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New Noble's board to have up to 5 IDs
THE board of the "New Noble" - a fresh company which will emerge on the Singapore Exchange out of a complex US$3.5 billion debt revamp of troubled commodities trader Noble Group - will begin with a clean slate of eight or nine directors, mostly based in the Asia-Pacific, said Noble's outgoing chairman.
"Our marching orders to the head hunters (Spencer Stuart) is that we are looking for some ASPAC representation on the board with both deep sector skills and board level experience " Noble's chairman Paul Brough told The Business Times. He added that the company was at an "advanced stage" of identifying a chairman for New Noble. Mr Brough, a British-born turnaround expert who replaced Noble's founder and majority owner Richard Elman in May last year as chairman and led the ailing firm's rescue plan that jumped over a major loop recently after shareholders voted overwhelmingly in its favour, has said the restructured firm will have a new chairman and he will bow out once the revamp was complete.
"This will need to be an active board, given the need to rebuild the business and deal with some key strategic decisions over the next couple of years," he added.
The composition of New Noble's board will be announced before the restructuring is completed - expectedly in November - and will comprise two individuals from the company's top management and one representative each from Abu-Dhabi based investment fund Goldilocks (old Noble's third largest shareholder) and senior creditors (new Noble's majority owner with a 70 per cent stake) plus up to five independent non-executive directors.
Mr Brough also added that in the interim, one director from old Noble will likely join the new board.
"The transition from Old Noble to New Noble is quite complicated and it may serve New Noble well if a director from Old Noble was to serve on the New Noble board in an interim basis, to help this process," he added.
In a letter from the Ad Hoc group (AHG) of senior creditors through its financial adviser Houlihan Lokey dated Sept 13 that was released by Noble on Monday, the group said New Noble's proposed "world-class board" will be selected through a rigorous and independent executive search process.
AHG described Noble Group's restructuring, which had faced challenges on several fronts including reconciling the interests of a "bewildering array of creditors", binding-in creditors through a series of UK and Bermudian schemes of arrangement and tackling a broad range of tax, accounting and regulatory issues, as one of the "most complex, sophisticated and high profile restructurings of recent years" globally.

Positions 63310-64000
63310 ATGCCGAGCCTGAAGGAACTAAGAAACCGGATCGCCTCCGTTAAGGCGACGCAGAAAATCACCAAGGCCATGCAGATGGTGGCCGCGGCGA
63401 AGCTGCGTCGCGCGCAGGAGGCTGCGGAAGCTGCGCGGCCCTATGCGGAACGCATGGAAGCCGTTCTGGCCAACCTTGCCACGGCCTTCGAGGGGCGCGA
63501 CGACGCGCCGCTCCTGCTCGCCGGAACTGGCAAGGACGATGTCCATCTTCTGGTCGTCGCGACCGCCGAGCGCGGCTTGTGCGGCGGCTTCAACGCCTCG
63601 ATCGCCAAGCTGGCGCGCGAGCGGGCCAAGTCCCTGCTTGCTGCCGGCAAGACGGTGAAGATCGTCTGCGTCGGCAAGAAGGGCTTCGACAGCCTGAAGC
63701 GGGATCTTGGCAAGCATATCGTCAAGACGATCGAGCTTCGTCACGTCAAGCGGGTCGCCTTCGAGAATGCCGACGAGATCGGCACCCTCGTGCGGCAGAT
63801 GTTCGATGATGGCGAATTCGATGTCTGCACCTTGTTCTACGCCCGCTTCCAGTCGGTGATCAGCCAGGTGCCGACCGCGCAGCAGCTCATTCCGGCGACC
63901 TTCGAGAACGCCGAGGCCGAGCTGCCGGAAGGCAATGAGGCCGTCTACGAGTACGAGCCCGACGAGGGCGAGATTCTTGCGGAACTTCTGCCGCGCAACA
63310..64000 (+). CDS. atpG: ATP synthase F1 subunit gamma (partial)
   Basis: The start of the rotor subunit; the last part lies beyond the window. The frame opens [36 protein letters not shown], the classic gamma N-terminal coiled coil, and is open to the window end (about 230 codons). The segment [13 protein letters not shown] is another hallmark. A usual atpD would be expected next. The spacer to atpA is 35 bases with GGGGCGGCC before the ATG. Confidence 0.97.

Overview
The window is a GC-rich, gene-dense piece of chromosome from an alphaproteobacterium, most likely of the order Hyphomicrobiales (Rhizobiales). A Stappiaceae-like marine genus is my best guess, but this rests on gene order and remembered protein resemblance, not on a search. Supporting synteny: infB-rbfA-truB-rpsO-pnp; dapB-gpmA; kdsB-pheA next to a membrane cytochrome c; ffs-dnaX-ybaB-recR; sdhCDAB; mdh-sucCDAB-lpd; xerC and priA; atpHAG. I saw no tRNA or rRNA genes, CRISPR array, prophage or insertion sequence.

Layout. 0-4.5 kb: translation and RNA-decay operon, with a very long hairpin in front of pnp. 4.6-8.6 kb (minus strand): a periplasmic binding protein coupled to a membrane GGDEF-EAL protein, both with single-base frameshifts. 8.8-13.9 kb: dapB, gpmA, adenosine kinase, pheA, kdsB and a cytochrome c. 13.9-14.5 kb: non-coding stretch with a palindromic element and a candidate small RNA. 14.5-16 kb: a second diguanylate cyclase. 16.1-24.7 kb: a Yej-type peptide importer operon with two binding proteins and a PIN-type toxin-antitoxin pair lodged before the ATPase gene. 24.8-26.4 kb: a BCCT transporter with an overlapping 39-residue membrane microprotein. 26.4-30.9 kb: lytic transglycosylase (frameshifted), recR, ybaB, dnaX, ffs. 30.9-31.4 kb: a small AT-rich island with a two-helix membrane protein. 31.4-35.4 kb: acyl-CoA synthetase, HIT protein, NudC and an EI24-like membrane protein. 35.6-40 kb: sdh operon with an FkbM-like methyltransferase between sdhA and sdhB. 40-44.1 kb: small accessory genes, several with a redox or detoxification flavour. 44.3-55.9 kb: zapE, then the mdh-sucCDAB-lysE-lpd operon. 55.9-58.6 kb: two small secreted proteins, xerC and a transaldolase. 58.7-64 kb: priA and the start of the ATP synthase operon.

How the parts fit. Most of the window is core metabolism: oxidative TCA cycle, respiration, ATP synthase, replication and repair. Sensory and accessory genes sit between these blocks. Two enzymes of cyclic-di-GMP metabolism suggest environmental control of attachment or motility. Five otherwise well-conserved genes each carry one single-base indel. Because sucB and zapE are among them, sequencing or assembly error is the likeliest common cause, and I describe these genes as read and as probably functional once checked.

The group said it had weighed other options such as winding down the trader's business and a sale to a strategic investor before it settled on backing Noble's management team on the stand-alone business restructuring as the team was well positioned to execute a turnaround and meet business targets.
AHG also addressed a major beef among Noble's "public critics" (read: chiefly Iceberg Research), saying that as part of its review of restructuring alternatives, the AHG and its financial advisors conducted a financial and business diligence focusing on matters raised on the trader's financial statements. "It is important to note that for the AHG, the balance sheet write-downs over the past 12 months conservatively recalibrated asset valuations. Going forward, the AHG looks to the new board to take a similarly conservative approach to non-cash accruals specifically, and accounting matters generally," it added.
Iceberg's volley of attacks against Noble began three years ago on serious allegations that the trader was overstating the value of assets.
"The new board will conduct a comprehensive review of corporate accounting and risk management policies as part of its commitment to best practice governance arrangements," the AHG added.
In an update on the group's financial restructuring issued on Monday, Mr Brough said the restructuring was making "strong progress" on the back of positive momentum following a pivotal gathering on the do-or-die rescue deal on Aug 27 where shareholders voted overwhelmingly in favour of the plan. This also includes disposals of two more vessels by the beleaguered firm, bringing the total to four vessels sold for a total US$95 million of which US$63 million will be used to retire debt.
Noble stock shed 0.5 Singapore cent or 3.7 per cent to finish at 12.9 Singapore cents on Monday.